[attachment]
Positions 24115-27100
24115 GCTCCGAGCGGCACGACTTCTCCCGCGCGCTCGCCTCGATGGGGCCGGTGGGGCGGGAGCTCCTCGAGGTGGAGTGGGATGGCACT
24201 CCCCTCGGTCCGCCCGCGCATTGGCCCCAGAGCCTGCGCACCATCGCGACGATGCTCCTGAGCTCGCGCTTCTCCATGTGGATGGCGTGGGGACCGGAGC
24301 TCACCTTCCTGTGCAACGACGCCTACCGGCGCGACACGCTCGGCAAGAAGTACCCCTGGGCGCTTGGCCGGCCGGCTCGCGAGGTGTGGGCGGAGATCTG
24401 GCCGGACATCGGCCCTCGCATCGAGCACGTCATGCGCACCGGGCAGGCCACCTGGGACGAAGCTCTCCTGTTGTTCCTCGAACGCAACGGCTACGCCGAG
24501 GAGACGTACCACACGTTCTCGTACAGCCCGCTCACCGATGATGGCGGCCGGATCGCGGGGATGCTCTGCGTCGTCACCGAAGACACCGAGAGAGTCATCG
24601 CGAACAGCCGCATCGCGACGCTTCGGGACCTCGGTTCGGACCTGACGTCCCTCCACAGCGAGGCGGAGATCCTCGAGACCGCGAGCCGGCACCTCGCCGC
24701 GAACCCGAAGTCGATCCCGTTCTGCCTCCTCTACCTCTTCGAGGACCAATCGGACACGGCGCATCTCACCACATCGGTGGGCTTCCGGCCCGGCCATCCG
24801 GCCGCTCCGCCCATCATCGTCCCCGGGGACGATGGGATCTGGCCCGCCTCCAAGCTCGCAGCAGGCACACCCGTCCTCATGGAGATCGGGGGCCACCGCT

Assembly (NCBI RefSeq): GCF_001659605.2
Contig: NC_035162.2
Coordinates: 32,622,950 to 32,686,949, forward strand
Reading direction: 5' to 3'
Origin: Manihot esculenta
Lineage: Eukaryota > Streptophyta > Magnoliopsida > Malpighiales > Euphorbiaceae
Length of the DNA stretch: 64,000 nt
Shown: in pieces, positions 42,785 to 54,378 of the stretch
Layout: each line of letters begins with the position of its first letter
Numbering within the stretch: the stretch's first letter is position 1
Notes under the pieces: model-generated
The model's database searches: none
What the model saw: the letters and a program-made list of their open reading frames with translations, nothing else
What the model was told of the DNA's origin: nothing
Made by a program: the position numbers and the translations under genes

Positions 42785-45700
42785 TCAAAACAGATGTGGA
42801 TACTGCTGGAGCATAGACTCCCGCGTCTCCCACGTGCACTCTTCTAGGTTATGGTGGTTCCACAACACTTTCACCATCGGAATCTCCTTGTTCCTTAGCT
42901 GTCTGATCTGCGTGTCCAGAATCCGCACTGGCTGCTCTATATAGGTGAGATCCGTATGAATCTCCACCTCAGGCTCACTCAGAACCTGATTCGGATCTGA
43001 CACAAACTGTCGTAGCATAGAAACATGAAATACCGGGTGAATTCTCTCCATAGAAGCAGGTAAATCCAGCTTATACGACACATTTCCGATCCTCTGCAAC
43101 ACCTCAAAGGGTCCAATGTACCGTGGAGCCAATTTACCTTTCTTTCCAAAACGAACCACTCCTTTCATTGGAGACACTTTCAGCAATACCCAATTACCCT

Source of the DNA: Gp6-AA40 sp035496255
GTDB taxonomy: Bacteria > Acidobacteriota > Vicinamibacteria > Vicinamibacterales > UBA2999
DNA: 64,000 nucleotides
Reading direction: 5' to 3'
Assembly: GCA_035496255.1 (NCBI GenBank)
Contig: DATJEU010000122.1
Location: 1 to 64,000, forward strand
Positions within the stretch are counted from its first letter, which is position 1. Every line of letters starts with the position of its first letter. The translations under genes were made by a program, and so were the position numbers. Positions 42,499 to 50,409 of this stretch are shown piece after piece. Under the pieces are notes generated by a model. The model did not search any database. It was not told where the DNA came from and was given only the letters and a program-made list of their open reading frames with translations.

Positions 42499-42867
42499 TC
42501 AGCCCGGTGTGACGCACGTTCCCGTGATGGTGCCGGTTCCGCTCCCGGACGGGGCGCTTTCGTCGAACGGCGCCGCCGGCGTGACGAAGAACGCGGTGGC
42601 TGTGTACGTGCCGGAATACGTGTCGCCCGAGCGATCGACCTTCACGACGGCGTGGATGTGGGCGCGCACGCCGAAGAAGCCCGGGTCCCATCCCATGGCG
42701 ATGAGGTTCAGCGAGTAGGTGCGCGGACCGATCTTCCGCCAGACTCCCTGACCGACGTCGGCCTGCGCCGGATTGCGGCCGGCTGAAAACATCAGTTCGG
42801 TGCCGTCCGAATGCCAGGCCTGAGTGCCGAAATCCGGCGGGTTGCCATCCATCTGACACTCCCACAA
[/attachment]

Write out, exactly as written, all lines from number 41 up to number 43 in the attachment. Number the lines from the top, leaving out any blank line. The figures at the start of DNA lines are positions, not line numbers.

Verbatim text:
42501 AGCCCGGTGTGACGCACGTTCCCGTGATGGTGCCGGTTCCGCTCCCGGACGGGGCGCTTTCGTCGAACGGCGCCGCCGGCGTGACGAAGAACGCGGTGGC
42601 TGTGTACGTGCCGGAATACGTGTCGCCCGAGCGATCGACCTTCACGACGGCGTGGATGTGGGCGCGCACGCCGAAGAAGCCCGGGTCCCATCCCATGGCG
42701 ATGAGGTTCAGCGAGTAGGTGCGCGGACCGATCTTCCGCCAGACTCCCTGACCGACGTCGGCCTGCGCCGGATTGCGGCCGGCTGAAAACATCAGTTCGG